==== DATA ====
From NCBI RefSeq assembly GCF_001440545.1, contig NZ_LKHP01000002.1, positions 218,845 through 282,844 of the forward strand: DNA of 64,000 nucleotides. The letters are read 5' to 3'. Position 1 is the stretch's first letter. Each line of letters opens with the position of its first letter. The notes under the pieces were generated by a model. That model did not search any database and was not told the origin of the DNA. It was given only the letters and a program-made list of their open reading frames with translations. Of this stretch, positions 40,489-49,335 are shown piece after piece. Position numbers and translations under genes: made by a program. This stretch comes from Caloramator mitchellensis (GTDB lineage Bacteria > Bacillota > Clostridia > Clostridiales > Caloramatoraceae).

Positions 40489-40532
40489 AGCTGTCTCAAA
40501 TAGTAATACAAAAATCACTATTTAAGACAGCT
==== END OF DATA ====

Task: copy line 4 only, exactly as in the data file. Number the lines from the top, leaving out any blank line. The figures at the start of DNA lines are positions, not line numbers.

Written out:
40501 TAGTAATACAAAAATCACTATTTAAGACAGCT